Workshop Sessions B

THURSDAY, APRIL 4

2:00 pm – 3:15 pm 

B1. Everyone is an Artist
Yvonne Lopez Taylor, Art Teacher, Aldine ISD, Carter Academy
Eun Sung Kim, Strings Teacher, Aldine ISD, Carter Academy
In this “make and take” session, learn how to use mentor texts and the arts to reinforce language arts, math, science, and social studies objectives. Find out how to use art to ignite conversations and advance writing skills for your students. Participants will create their own art projects and writing samples while gathering feedback and resources for implementing lessons in their classroom. No previous art experience is required. This is a hands-on make and take where you can complete three simple art projects and a writing sample, then participate in an art critique through the Flipgrid video discussion platform. 
(Jackson A, 3rd floor) 

B2. How do Educators Learn Best? Effective Practices for Arts-Integrated Professional Development
Jenny James, Director of Education, Young Audiences of Louisiana
Omote Ekwotafia, Director of Program Communications, Young Audiences of Louisiana
Yvette Clinton, Principal Investigator, ICF
What are the elements of effective professional development (PD)? How can you transform teaching and learning?  In this session, discover how Young Audiences of Louisiana’s Arts-Integrated Professional Development (AIPD) program has been implemented in Jefferson Parish Public Schools in partnership with Young Audiences, Inc. Learn about the impact of arts-integration through the AIPD model on teacher efficacy, classroom culture, student achievement, and positive school-wide culture outside of the classroom.  Presenters will (1) share an overview of the AIPD approach: a combination of PD institutes, in-classroom PD residencies, and distance learning; (2) provide program evaluation findings, including feedback from teachers and administrators; and (3) facilitate an arts-based planning session for application of AIPD model elements in their own affiliates or communities, considering diverse funding levels. You will get information about online resources, how to document changes in the school and teaching environments, and how to adapt AIPD in your community.
(Jackson B, 3rd floor)

B3. Inside Arts: Making Arts Accessible to Incarcerated Youth
Sarah Tirey, Program Director, Arts for Learning Indiana
Arts for Learning’s Inside Arts program harnesses the power of creative writing, storytelling, and the visual and performing arts to inspire young offenders to transform their lives. The program’s goal is to meet the needs of our partner facilities for creative, productive activities while providing the at-risk and incarcerated whom they serve with opportunities to build positive social skills and self-esteem. Find out what working with youth in incarceration can look like through program designs at a jail, a juvenile detention facility, a youth service center, and a work release program for women with preschool-aged children. Learn how a recent project at the Marion County Jail resulted in a published book. This session uses interactive learning technology (including the Kahoot! game app and word clouds) and a hands-on activity to model the challenges of arts programming in the justice system.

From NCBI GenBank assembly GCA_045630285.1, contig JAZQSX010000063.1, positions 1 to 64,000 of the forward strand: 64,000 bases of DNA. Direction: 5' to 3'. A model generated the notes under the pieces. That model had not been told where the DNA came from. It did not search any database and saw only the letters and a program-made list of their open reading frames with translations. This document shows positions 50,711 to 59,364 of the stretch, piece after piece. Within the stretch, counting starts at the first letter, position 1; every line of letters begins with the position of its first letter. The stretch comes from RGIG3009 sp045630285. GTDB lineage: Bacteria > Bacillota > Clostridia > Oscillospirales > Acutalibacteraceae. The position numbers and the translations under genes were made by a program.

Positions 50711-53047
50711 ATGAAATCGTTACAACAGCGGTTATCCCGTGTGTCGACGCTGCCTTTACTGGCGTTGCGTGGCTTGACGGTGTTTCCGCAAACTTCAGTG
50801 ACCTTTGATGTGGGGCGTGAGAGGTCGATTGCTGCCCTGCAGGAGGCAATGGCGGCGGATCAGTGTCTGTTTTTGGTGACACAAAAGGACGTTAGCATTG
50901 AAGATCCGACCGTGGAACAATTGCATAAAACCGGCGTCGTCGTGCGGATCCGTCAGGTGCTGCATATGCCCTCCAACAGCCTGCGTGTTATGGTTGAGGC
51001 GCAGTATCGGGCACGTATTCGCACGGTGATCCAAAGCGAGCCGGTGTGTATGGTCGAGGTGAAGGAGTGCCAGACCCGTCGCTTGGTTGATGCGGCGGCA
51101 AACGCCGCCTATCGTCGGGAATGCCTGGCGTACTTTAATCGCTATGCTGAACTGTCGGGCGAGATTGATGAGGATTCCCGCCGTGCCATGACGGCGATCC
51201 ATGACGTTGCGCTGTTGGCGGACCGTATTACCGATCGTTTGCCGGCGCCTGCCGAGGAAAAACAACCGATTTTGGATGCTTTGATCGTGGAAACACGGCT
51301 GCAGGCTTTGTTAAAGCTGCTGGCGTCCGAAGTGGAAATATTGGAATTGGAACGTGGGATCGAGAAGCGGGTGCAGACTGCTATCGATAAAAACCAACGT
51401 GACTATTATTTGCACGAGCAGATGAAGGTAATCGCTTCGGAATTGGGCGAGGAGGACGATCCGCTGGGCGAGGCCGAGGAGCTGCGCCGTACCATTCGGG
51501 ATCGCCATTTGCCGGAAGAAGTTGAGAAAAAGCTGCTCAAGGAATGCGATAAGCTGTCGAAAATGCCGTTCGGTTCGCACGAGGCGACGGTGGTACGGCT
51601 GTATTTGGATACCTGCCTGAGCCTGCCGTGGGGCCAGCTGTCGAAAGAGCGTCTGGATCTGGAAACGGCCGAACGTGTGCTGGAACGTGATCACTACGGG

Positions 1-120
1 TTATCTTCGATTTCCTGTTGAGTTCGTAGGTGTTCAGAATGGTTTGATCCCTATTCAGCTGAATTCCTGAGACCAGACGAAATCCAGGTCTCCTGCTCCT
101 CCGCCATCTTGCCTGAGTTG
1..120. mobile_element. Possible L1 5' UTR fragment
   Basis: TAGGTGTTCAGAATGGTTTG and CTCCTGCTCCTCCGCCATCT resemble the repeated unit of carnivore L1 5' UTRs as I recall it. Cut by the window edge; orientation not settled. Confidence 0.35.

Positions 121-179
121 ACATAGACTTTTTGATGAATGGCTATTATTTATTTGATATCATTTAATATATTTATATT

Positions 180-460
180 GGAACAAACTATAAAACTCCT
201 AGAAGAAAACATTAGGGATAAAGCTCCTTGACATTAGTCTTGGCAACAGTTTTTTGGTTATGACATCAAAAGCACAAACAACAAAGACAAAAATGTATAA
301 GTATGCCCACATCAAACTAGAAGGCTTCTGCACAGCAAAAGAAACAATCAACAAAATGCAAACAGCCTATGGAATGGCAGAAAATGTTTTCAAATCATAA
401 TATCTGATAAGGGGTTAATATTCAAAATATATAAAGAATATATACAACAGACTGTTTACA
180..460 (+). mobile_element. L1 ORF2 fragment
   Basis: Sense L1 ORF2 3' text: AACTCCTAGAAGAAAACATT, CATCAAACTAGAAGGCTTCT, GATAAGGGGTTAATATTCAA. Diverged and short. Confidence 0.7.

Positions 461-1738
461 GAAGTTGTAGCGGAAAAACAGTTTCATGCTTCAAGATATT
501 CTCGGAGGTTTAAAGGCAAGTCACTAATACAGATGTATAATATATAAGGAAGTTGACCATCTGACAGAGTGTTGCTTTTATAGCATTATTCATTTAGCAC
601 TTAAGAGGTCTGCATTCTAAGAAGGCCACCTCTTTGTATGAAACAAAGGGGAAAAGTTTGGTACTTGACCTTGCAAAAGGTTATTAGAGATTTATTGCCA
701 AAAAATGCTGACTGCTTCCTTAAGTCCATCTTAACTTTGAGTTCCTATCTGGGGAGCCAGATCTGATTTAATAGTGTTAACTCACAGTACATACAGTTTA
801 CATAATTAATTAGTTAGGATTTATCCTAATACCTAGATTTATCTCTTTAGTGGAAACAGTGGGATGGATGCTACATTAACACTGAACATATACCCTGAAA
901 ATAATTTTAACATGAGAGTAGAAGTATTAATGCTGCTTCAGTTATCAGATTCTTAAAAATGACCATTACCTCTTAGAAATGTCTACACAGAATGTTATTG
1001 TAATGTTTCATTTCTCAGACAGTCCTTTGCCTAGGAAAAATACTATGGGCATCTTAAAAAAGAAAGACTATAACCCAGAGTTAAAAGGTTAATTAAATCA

(Sims A, 3rd floor) 

B4. Community Voices
Emma Parker, Artistic Manager, Center for Arts-Inspired Learning
Learning is a vital part of everyday life and should be accessible to all individuals. Through exploration in multiple learning styles, and a close look at the Universal Design for Learning, teaching artists can reach any student through creativity and adaptability. As a tool for a proactive approach, the artists at Center for Arts-Inspired Learning are asked to consider multiple learning styles as well as adaptations within their lesson plans. In this session you will experience a STEAM based program called “Community Circuits,” an interactive and adaptable activity to give students a voice. Participants will create a mural and explore the ways a visual and digital arts activity is inclusive for multiple learning styles and for those with visual, hearing, or physical impairments. Participants will learn proactive approaches to program plans that give students of all types a way to engage in the arts. 
(Sims B, 3rd floor) 

B5. Making Makers: Creative Technologies in Inclusive Classrooms
Matt Barinholtz, Founder, FutureMakers
All young makers grow when they build, explore, and play with real tools and creative technologies. While maker education and makerspaces are becoming more common in schools and communities, students with learning differences are often the last to benefit from these opportunities. Discover how design thinking, making, and tinkering can be part of all learning spaces for all learners. From paintings made of light, to masks that move and mixed media portraits that speak, participants investigate tested classroom tools, lesser known creative technologies, and story-telling based frameworks that make making accessible, playful, and achievable for educators and teaching artists. Participants leave with an original electronic artwork and a list of tools and resources to activate with students and educators. 
(Grand Ballroom, 22nd floor)

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